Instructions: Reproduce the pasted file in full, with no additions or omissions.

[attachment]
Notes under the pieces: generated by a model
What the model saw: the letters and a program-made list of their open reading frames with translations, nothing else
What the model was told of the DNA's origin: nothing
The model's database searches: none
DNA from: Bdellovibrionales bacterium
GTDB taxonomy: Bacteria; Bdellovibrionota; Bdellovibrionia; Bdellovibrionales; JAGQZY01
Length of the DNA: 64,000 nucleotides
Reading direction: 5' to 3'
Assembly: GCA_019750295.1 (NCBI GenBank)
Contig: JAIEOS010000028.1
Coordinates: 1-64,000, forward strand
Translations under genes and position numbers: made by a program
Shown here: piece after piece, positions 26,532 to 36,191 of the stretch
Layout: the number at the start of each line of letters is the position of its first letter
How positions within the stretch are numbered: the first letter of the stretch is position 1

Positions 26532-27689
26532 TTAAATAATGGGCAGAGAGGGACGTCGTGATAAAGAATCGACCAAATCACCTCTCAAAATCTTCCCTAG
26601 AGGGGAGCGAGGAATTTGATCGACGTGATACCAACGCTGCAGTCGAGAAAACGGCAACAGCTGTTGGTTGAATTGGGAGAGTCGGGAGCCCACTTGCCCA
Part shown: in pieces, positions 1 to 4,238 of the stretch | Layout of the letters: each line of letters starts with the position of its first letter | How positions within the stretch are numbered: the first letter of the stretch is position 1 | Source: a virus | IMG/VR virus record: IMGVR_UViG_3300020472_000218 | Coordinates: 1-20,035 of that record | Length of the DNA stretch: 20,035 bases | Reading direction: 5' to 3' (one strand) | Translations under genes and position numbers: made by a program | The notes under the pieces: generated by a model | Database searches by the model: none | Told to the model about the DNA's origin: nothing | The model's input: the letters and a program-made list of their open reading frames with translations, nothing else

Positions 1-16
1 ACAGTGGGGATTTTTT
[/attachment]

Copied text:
Notes under the pieces: generated by a model
What the model saw: the letters and a program-made list of their open reading frames with translations, nothing else
What the model was told of the DNA's origin: nothing
The model's database searches: none
DNA from: Bdellovibrionales bacterium
GTDB taxonomy: Bacteria; Bdellovibrionota; Bdellovibrionia; Bdellovibrionales; JAGQZY01
Length of the DNA: 64,000 nucleotides
Reading direction: 5' to 3'
Assembly: GCA_019750295.1 (NCBI GenBank)
Contig: JAIEOS010000028.1
Coordinates: 1-64,000, forward strand
Translations under genes and position numbers: made by a program
Shown here: piece after piece, positions 26,532 to 36,191 of the stretch
Layout: the number at the start of each line of letters is the position of its first letter
How positions within the stretch are numbered: the first letter of the stretch is position 1

Positions 26532-27689
26532 TTAAATAATGGGCAGAGAGGGACGTCGTGATAAAGAATCGACCAAATCACCTCTCAAAATCTTCCCTAG
26601 AGGGGAGCGAGGAATTTGATCGACGTGATACCAACGCTGCAGTCGAGAAAACGGCAACAGCTGTTGGTTGAATTGGGAGAGTCGGGAGCCCACTTGCCCA
Part shown: in pieces, positions 1 to 4,238 of the stretch | Layout of the letters: each line of letters starts with the position of its first letter | How positions within the stretch are numbered: the first letter of the stretch is position 1 | Source: a virus | IMG/VR virus record: IMGVR_UViG_3300020472_000218 | Coordinates: 1-20,035 of that record | Length of the DNA stretch: 20,035 bases | Reading direction: 5' to 3' (one strand) | Translations under genes and position numbers: made by a program | The notes under the pieces: generated by a model | Database searches by the model: none | Told to the model about the DNA's origin: nothing | The model's input: the letters and a program-made list of their open reading frames with translations, nothing else

Positions 1-16
1 ACAGTGGGGATTTTTT